This page contains a Flash digital edition of a book.
Water Level Management

Bedford Pumps Ltd have supplied a permanent means of addressing an ongoing problem with three vertical turbine pumps installed in a brand new pumping station at Welmore Lake Sluice in Norfolk. Welmore Lake Sluice is an Environment Agency asset which controls water levels in the River Delph and the Ouse Washes Flood Storage Reservoir.


normal function is to gravity discharge winter flood water from the Ouse Washes Flood Storage Reservoir into the tidal River Gt. Ouse. Once the level in the reservoir has dropped to the point where gravity discharge through the sluice is no longer possible, the remaining floodwater is then pumped down to summer retention level. In order to achieve this, small land drainage pumps and temporary diesel pumps were previously used as required. The Environment Agency identified the need for a more cost-effective, environ- mentally friendly and secure solution.

Welmore Lakes Sluice

Bedford Pumps provide a permanent solution for an annual problem at Welmore Lakes

To resolve this problem Bedford Pumps were awarded the contract to supply and install three new pumpsets and all associated mechanical and electrical equipment for Welmore Lakes Transfer Pumping Station.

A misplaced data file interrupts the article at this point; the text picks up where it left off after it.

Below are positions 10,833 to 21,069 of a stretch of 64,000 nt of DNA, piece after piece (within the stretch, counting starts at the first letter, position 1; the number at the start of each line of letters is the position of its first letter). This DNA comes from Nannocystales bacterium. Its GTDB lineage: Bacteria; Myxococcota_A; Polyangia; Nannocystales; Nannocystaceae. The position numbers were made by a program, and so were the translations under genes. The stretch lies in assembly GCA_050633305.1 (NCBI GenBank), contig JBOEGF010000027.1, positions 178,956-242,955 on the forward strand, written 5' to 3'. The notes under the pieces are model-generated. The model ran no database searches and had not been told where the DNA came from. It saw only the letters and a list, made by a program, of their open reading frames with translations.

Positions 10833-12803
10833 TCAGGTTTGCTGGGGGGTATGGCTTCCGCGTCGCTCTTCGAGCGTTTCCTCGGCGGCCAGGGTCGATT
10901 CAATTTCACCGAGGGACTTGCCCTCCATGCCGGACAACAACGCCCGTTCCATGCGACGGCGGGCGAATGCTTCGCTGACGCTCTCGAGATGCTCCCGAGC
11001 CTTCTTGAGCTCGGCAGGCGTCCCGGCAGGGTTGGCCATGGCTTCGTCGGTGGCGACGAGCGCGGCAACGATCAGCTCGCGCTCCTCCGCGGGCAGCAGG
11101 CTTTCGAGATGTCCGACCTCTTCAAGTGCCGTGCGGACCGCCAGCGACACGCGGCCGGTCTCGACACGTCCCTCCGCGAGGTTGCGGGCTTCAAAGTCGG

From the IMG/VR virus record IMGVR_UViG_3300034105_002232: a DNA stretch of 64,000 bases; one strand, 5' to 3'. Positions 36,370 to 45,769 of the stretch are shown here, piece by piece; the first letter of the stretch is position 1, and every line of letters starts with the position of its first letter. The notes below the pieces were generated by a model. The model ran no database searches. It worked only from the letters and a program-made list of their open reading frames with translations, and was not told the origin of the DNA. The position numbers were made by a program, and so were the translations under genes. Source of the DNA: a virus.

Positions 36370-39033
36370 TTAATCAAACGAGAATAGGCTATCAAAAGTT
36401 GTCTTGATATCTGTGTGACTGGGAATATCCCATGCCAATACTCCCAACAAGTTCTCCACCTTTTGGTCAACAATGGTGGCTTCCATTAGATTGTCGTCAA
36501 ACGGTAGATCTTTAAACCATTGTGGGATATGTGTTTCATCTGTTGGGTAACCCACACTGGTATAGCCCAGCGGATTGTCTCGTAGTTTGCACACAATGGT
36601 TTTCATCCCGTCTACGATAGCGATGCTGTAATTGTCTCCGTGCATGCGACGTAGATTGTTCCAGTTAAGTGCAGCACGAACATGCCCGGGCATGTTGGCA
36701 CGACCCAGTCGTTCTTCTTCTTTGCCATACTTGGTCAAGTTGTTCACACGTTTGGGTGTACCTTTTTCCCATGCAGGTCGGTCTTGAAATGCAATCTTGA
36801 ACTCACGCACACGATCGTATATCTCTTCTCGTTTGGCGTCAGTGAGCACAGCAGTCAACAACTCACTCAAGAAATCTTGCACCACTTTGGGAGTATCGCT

replace the original temporary pumps Two pumps will

and a third will be on permanent standby to boost pumping capacity where necessary. The suspended bowl pumps operate at a fixed speed and are rated individually at 1500 l/s against a head of 9.18 m.

Welmore Lakes Transfer Pumping Station

Bedford Pumps Suspended Bowl Pumps

Bedford Pumps were delighted to have the opportunity to work with Jackson Civil Engineering to help the Environment Agency, and have offered a permanent solution that will serve to eliminate an annual problem in a cost effective way.

For further information please contact Lucy Ogden at Bedford Pumps. Tel: +44 (0) 1234 852017 Email: Website:


Page 1  |  Page 2  |  Page 3  |  Page 4  |  Page 5  |  Page 6  |  Page 7  |  Page 8  |  Page 9  |  Page 10  |  Page 11  |  Page 12  |  Page 13  |  Page 14  |  Page 15  |  Page 16  |  Page 17  |  Page 18  |  Page 19  |  Page 20  |  Page 21  |  Page 22  |  Page 23  |  Page 24  |  Page 25  |  Page 26  |  Page 27  |  Page 28  |  Page 29  |  Page 30  |  Page 31  |  Page 32